The History of Goat Milk and Its Skincare Benefits

Science and the skincare industry are finally recognizing what we—and cleopatra—have known for ages.

Now that the microbiome—the network of beneficial microbes that keep skin healthy—has the beauty biz abuzz, goat milk has become a hot ingredient. Instead of stripping skin of this living protective layer, goat milk nourishes it. As we’ve been preaching for well over a decade, goat milk has the same pH as human skin, exfoliates gently with lactic acid, and is rich in vitamins, minerals, and prebiotics. While anecdotal evidence of the stuff’s healing powers has been accumulating since the BC years, only now do we have the science to prove it. The team at Beekman 1802 recently submitted its goat milk, as a standalone ingredient, for rigorous clinical testing by the microbiologists at MyMicrobiomeAG, who certified it Microbiome Friendly. Below, some key moments in time that led up to this triumph.

51-30 BC
It’s said that renowned beauty Cleopatra, the Queen of Egypt from 51 to 30 BC, regularly bathed in goat milk to keep her skin soft, supple, and glowing. How influential was Cleopatra’s look? When she joined Julius Caesar in Rome for two years before his 44 BC assassination, local women copied her hairstyle in droves, essentially making it “The Rachel" of ancient times. 

1500s
At some point during this century, Spanish missionaries introduced domesticated dairy goats to what is now the southwest United States. In the 1600s, English settlers brought the milkers to settlements in Jamestown, Virginia, and Plymouth Rock, Massachusetts.

Late 1500s
Elizabeth I, the Queen of England from 1558 to 1603, was also that era’s queen of fashion—famed for her daring sartorial extravagance.  Even today, the Elizabethan collar she popularized continues to exert influence on runways. Less well known? The fact that Elizabeth I enjoyed soaking in goat milk, as did her predecessor, Henry VIII’s sixth and last wife, Queen Catherine Parr, who reigned from 1543 until his death in 1547.

1700s
According to Beekman 1802 co-founder Dr. Brent Ridge, goat milk is the reason European milkmaids of yore gained a rep for complexion perfection. “It gave them that milk maiden glow,” he has said, “because goat milk offers gentle exfoliation in the form of natural lactic acid.”  

2007
Shortly after purchasing a historic farm in Sharon Springs, New York, Brent and his life and business partner, Josh Kilmer-Purcell, received a note from a neighboring farmer in search of a home for his 80 dairy goats. That neighbor, John Hall (aka “Farmer John”), continues to manage the farm’s herd (now more than 150 heads strong) to this day.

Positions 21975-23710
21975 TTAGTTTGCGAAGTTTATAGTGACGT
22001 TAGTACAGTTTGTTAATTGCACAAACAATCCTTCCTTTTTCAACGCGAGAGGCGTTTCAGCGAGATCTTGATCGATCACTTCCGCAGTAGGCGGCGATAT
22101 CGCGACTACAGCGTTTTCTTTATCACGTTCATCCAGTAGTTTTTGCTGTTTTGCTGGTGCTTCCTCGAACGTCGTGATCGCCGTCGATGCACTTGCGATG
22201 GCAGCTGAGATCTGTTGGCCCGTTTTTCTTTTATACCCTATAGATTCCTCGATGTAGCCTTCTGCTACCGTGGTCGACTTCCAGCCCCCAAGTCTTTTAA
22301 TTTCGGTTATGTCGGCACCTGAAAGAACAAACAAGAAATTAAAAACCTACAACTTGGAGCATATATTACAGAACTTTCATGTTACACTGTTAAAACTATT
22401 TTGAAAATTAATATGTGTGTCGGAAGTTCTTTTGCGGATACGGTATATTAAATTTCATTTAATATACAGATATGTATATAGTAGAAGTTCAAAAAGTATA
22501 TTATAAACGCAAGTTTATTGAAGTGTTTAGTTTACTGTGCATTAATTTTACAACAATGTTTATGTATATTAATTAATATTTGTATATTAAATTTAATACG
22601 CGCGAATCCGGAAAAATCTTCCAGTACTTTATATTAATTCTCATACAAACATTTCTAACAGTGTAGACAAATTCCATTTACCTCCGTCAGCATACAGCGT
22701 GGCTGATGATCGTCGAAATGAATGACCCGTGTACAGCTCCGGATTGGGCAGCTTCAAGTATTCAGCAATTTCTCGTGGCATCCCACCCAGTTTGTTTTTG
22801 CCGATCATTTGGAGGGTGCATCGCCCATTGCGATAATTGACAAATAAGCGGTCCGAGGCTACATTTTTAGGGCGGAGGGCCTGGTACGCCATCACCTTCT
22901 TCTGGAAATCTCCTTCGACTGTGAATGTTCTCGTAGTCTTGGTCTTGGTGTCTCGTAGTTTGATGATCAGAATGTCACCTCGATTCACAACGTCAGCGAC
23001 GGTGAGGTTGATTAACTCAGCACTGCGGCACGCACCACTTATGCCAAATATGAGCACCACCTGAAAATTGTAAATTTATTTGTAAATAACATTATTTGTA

2008
The Beekman 1802 brand was born amid the Great Recession. Upon losing their day jobs in New York City, Brent and Josh were forced to come up with a novel way to pay the mortgage on the farm. As Brent likes to say of the couple’s decision to start making and selling goat-milk soap and cheese, “When life gives you goat milk, you change the world.”  

2016
“Goat Yoga” officially became a thing after Lainey Morse hosted a yoga class on her farm in Oregon’s Willamette Valley. The goats began walking amongst the mats, looking for attention, and the human participants were immediately charmed and relaxed. Anyone with access to the internet knows what happened next. 

2019
The Washington Post declared that “dairy goats are having a moment” in America, citing the USDA’s Census of Agriculture, which recorded a 61 percent increase in the number of US dairy goats between 2007 and 2017—the highest rate of growth for any livestock group during that time period.

2020
Beekman 1802 launched a new skincare line, Clinically Kind™, that combines the brand’s signature ingredient—goat milk, of course!—with probiotics. Free of the harsh ingredients known to cause irritation, the formulas underwent rigorous clinical testing before launch to ensure that they’re both highly effective and safe for sensitive skin. This new line, carried at ULTA Beauty, called for more milk than the Beekman Farm’s own goats could provide, so Brent and Josh partnered with 20 family-owned farms across the United States—all certified humane.

2021
Goat milk becomes the first standalone ingredient to be certified Microbiome Friendly by MyMicrobiomeAG. The independent organization also certified eight of Beekman 1802’s star products, making them the first at ULTA Beauty (of more than 25,000 products by 500-plus brands) to receive this designation. In other words, rigorous scientific testing finally confirms what Cleopatra knew thousands of years ago!